The reproduction and replication of reported scientific results is a hot topic within the academic community. The retraction of numerous studies from a wide range of disciplines, from climate science to bioscience, has drawn the focus of many commentators, but there exists a wider socio-cultural problem that pervades the scientific community. Sharing data and models often requires extra effort, and this is currently seen as a significant overhead that may not be worth the time investment....

Publication details
Date: 1 December 2014
Type: Inproceeding
Zhenyu Guo, Cheng Chen, Haoxiang Lin, Sean McDirmid, Fan Yang, Xueying Guo, Mao Yang, and Lidong Zhou

Our cloud services are losing too many battles to faults like software bugs, resource interference, and hardware failures. Many tools can help us win these battles: model checkers to verify, fault injection to find bugs, replay to debug, and many more. Unfortunately, tools are currently afterthoughts in cloud service designs that must either be tediously tangled into service implementations or integrated transparently in ways that fail to effectively capture the service’s problematic non-deterministic...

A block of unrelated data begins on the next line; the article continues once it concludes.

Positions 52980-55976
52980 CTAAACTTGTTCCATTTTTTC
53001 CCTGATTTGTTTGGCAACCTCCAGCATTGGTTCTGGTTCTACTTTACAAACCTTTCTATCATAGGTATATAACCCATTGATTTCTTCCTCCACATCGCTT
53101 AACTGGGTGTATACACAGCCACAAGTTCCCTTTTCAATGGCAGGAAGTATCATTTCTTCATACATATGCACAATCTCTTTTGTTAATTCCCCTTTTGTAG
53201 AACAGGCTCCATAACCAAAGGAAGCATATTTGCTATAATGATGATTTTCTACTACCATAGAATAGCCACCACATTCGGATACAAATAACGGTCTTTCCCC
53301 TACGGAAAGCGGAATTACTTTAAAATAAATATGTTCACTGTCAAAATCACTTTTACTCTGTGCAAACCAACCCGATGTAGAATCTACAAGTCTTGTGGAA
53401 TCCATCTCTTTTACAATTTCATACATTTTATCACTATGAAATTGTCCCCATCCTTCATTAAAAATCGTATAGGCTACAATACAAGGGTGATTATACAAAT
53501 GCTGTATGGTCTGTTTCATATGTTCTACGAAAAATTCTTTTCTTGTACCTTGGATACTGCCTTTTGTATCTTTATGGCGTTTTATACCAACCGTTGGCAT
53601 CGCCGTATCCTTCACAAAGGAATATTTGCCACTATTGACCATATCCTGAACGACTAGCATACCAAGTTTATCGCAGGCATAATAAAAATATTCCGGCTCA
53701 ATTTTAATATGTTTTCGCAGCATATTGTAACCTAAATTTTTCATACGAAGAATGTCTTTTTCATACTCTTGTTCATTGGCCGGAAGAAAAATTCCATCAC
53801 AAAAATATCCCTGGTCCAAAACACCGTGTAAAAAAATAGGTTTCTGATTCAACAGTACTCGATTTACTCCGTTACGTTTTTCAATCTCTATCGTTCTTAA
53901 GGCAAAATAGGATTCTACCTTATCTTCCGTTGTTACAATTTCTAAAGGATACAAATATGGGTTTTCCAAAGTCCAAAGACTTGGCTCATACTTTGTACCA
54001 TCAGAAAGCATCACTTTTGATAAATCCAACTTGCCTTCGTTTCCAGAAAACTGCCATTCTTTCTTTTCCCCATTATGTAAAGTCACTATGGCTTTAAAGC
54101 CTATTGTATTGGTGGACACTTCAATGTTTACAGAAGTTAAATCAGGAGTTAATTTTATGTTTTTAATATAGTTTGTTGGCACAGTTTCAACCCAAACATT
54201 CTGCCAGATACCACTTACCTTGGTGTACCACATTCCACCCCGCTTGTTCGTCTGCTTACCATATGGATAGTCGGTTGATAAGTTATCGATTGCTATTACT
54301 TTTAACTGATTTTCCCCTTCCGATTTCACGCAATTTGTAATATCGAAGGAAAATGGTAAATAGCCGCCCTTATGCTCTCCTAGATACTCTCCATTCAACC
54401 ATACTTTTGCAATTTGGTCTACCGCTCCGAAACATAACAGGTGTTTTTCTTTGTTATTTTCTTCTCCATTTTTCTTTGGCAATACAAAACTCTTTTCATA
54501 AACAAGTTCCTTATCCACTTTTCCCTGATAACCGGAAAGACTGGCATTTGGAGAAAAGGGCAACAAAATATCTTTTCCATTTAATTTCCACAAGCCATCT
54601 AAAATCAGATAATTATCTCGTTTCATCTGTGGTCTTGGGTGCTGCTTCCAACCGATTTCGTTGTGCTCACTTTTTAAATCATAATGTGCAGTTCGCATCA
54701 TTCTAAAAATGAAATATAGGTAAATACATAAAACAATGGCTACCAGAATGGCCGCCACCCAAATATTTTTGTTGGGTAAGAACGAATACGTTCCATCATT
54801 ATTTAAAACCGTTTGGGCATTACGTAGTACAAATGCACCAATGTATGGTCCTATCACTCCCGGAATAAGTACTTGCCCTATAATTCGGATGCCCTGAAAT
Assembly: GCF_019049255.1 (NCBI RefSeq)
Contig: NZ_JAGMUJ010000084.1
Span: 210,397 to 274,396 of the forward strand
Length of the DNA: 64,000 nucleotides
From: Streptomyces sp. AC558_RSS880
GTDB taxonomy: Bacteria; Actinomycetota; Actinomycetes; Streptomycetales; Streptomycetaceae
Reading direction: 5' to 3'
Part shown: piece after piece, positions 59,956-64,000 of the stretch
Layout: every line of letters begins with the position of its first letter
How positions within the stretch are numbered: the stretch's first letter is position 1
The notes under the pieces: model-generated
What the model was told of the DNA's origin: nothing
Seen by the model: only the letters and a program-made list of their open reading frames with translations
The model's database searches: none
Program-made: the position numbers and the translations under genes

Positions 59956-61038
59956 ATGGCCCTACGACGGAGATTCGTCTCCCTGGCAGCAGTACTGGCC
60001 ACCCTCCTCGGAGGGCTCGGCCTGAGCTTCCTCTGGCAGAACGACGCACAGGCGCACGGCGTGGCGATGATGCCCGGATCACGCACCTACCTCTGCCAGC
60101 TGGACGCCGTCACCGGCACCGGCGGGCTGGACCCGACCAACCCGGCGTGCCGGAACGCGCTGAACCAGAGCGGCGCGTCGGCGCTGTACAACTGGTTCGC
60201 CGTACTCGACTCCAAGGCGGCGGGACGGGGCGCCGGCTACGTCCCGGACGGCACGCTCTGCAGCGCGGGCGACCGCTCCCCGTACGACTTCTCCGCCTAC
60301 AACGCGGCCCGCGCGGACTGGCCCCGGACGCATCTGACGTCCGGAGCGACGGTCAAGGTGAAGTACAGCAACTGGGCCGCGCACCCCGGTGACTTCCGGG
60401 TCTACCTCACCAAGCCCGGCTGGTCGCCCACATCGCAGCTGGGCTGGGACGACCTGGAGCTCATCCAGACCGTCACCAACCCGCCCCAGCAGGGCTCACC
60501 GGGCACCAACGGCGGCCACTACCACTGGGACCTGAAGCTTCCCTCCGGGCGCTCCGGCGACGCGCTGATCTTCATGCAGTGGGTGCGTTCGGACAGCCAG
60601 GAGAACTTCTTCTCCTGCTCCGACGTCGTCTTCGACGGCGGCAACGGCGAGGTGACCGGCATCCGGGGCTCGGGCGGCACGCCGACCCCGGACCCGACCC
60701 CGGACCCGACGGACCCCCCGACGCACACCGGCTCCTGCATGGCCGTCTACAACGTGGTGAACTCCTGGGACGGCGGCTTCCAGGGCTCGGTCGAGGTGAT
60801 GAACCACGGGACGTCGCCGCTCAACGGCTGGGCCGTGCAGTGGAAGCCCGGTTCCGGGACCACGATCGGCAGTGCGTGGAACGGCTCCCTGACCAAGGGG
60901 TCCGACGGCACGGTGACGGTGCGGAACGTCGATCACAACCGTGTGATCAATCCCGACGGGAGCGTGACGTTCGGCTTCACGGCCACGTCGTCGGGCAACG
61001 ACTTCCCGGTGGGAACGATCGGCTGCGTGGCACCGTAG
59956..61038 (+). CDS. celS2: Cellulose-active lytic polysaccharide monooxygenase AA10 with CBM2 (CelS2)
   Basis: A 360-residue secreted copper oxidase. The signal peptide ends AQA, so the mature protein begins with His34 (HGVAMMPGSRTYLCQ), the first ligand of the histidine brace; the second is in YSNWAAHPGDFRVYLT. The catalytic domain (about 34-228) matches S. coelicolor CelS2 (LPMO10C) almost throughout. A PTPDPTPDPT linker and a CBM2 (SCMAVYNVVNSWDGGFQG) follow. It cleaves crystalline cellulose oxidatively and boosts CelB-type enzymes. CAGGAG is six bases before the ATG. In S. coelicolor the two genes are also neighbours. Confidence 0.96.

Publication details
Date: 26 November 2014
Type: Technical report
Publisher: Microsoft Research
Number: MSR-TR-2014-150
Baishakhi Ray, Meiyappan Nagappan, Christian Bird, Nachiappan Nagappan, and Thomas Zimmermann

Changes in software development come in many forms. Some changes are frequent, idiomatic, or repetitive (e.g. adding checks for nulls or logging important values) while others are unique. We hypothesize that unique changes are different from the more common similar (or non-unique) changes in important ways; they may require more expertise or represent code that is more complex or prone to mistakes. As such, these changes are worthy of study. In this paper, we present a definition of unique changes and...

Publication details
Date: 25 November 2014
Type: Technical report
Number: MSR-TR-2014-149
Benjamin Livshits and George Kastrinis